It is estimated that people in the UK use 5m tonnes of plastic every year, around half of which is single-use packaging. This is only set to grow, and at our current trajectory we are set to have more plastic than fish in the ocean by 2050 - a fact that every eco warrior has heard, despite it being provenly difficult to calculate.
In an effort to reduce environmental impact (and cater to an increasing amount of sustainability-conscious customers), many supermarkets and businesses have started to reduce their plastic consumption. Iceland has pledged that its own-brand items will be plastic-packaging free by 2023. Tesco, which has set its target at 2025, has reduced the amount of plastic in some of its packaging – including meat trays – and made supportive noises about the much-mooted deposit-return scheme. Even single use water bottles, once widespread at events, are now starting to be replaced by . The London Marathon offered runners seaweed pouches at some of the aid stations, reducing the need for so many plastic bottles. All of this is in response to the 2018 European Parliament vote to introduce a ban on single-use plastic items by 2021 in a bid to limit future environmental damage.
Banning plastics, however, introduces the need for replacements. Alternatives to plastic are needed and being either compostable or biodegradable is a step towards being eco friendly. So what alternatives are best and what is the difference between them all.
If something is biodegradable, it will eventually break down into smaller and smaller pieces by natural processes. Depending on what the item is, it could take anything from 6 months to 1000 years to break down. This means that almost any product could be labelled as "biodegradable" because most things will break down at some point in the future whether they are derived from nature, such as a banana skin, or made from chemicals - even some conventional plastics will eventually break down into smaller, sometimes more toxic, components.
The environmental thinktank Green Alliance suggested there was evidence that by using terms such as ‘biodegradable’, customers were more likely to discard items into the environment, making pollution on land and at sea even worse.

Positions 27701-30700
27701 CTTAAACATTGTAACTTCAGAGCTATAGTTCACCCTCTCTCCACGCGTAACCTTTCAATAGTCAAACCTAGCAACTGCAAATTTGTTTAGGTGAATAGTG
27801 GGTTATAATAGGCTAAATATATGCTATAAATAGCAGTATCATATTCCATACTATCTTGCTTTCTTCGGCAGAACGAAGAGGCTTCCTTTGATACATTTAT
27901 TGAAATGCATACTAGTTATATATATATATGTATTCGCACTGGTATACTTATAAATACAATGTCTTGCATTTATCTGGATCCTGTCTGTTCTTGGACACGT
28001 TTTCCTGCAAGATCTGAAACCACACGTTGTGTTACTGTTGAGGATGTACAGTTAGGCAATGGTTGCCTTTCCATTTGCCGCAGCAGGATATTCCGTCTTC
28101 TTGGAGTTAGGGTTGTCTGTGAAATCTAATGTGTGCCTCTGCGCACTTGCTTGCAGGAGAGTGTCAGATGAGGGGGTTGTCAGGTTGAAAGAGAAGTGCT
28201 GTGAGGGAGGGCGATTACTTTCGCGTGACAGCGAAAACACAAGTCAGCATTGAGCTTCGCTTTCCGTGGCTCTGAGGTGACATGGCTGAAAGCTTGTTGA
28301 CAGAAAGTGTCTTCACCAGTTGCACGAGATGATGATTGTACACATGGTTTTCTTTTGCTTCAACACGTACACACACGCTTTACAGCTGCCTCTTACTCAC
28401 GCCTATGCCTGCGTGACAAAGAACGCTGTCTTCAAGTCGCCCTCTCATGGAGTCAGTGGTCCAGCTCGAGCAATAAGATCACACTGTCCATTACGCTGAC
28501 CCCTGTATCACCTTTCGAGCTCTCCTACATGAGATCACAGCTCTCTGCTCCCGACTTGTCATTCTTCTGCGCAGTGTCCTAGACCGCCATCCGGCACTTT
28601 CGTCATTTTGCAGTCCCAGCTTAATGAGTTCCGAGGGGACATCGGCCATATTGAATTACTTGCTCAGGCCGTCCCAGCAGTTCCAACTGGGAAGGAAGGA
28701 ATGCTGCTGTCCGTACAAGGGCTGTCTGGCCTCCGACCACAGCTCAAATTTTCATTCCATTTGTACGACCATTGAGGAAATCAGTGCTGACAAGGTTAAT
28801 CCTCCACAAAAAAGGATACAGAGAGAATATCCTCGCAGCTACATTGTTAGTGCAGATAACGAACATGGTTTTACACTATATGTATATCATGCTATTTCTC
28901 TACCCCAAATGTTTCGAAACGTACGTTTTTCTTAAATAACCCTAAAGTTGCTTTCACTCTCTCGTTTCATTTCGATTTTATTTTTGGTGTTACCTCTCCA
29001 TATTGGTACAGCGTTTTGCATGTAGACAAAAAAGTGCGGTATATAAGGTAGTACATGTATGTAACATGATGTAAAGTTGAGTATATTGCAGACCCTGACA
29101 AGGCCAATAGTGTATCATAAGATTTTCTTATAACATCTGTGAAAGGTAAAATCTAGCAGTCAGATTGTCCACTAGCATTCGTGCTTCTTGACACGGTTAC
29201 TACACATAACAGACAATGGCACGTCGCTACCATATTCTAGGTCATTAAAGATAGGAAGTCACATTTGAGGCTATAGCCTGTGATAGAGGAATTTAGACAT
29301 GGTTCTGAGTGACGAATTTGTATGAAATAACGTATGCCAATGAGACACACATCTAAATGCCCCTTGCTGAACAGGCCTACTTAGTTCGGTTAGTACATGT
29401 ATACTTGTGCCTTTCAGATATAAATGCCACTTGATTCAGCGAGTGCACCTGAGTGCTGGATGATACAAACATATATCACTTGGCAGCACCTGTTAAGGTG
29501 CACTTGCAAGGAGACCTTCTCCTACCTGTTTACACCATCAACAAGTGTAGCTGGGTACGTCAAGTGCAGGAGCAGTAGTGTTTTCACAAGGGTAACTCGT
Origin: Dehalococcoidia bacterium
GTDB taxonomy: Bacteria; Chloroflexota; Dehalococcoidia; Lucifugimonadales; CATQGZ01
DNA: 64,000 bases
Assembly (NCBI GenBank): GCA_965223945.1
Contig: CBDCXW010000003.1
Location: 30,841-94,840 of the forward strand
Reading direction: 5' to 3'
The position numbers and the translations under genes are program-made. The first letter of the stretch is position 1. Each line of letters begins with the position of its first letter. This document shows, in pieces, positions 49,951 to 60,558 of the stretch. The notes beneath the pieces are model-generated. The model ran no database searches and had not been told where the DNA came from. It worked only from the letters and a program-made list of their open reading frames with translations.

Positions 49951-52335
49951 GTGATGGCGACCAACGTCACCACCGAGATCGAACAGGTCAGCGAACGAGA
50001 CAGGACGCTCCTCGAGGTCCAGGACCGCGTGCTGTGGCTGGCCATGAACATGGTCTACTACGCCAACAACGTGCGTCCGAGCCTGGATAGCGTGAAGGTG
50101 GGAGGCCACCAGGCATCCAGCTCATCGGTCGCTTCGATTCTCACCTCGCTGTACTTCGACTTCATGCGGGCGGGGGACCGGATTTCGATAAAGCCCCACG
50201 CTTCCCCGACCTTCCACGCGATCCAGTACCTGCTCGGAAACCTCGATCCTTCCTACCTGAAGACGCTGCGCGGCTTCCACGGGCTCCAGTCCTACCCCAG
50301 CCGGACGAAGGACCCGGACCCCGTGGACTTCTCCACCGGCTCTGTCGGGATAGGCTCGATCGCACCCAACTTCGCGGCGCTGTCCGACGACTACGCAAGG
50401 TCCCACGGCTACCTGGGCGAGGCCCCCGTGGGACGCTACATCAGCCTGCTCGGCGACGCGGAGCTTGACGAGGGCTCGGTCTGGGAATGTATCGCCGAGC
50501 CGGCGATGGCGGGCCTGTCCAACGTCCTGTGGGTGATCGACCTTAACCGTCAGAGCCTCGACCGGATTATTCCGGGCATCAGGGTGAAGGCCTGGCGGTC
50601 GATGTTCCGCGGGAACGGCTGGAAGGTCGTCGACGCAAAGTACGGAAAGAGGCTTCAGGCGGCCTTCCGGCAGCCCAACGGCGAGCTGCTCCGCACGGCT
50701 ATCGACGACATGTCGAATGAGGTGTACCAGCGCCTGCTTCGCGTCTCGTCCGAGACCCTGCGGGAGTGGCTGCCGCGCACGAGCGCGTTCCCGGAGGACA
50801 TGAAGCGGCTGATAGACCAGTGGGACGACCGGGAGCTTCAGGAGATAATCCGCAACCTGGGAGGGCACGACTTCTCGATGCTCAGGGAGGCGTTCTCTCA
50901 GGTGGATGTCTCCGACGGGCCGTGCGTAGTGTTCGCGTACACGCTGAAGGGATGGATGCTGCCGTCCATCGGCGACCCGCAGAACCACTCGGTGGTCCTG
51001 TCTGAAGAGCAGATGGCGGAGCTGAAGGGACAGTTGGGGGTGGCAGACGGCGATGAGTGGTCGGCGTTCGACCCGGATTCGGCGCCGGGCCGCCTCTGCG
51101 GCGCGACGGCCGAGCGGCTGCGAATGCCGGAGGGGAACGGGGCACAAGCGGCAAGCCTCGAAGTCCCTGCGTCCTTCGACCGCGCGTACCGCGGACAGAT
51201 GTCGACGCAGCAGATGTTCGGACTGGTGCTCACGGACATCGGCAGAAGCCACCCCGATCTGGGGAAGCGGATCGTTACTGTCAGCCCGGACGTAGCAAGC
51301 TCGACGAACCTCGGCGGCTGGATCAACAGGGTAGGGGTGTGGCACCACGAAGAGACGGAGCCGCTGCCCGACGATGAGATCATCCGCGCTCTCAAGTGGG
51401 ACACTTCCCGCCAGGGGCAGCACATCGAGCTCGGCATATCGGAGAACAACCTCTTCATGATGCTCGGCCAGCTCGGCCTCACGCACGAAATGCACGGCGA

Meaning that the term Biodegradable can be misleading and biodegradable materials are not necessarily compostable. So, when a company or product is biodegradable, look for if they specify the time frame of when the product is set to break down so you can understand if it is a truly sustainable product. An example of the need for such transparancy are those "eco friendly" supermarket bags which is not always clear on when it is going to break down.
Compostable materials are materials that have been certified to break down completely into non-toxic components (water, carbon dioxide, and biomass) that will not harm the environment, given the right conditions. The time it takes for something to break down depends largely on the product itself and the composting conditions.
Some materials can decompose in your home compost (like loose tea leaves and apple cores) but not all compostable materials are suitable for composting at home. Bio-plastics (compostable alternatives to conventional plastic packaging) are fully plant-derived and fully compostable but they require higher levels of heat, water, oxygen and microorganisms to fully break down than what your home compost can provide. For anything to be legally labelled compostable, it has to have been certified to break down in industrial (council) composting facilities within 180 days.
Compostable plastics must be composted in industrial conditions, and should not be placed in the recycling bin. As such, these ‘alternative plastics’ are often best limited to closed environments, such as universities and hospitals, which can help the packaging make its way to the correct facilities. Otherwise, it is unclear whether they are significantly better than conventional, recyclable plastic.
Household recycling rates in Britain are around 46% (2017), with only 31% of plastics estimated to be recycled in 2018 (as opposed to incinerated or ending up in landfill). Recycling rates are thankfully improving, but need all the help they can get. If you have unavoidable plastic waste, make sure to recycle it properly. Recycling plastic significantly reduces the need for new plastic to be made which positively benefits our environment.
Recycling is simply the breaking down of specific materials to then re-use and convert into another material. For instance breaking down plastic water bottles to then re-build into another bottle. It is the most common solution to solve plastic waste. So it conserves resources, reduces landfill, conserves energy usage and protecting the environment compared to landfill showing that it is a great step forward for those last bits of single use plastic.
It is clear that there is no simple one-size-fits-all solution to our plastic problem. There are times when it is evident that for such an environmentally costly material, plastic is being used in the wrong way, and businesses should look for alternatives where appropriate. There are a multitude of factors to take into account, from the energy demands of creating a material, to the uses and benefits it might have during its life, to its disposal after that life is up. There is no simple solution, except to use less.
Alternative plastics won’t ‘cure’ our belief that once we dispose of an item it simply disappears, and it is possible that they may in fact perpetuate the disposable culture at the root of the crisis we’re currently seeing. We need to better understand how to sort our own domestic plastic before blindly switching to alternatives, and consider how much we really need a constant supply of disposable items at all.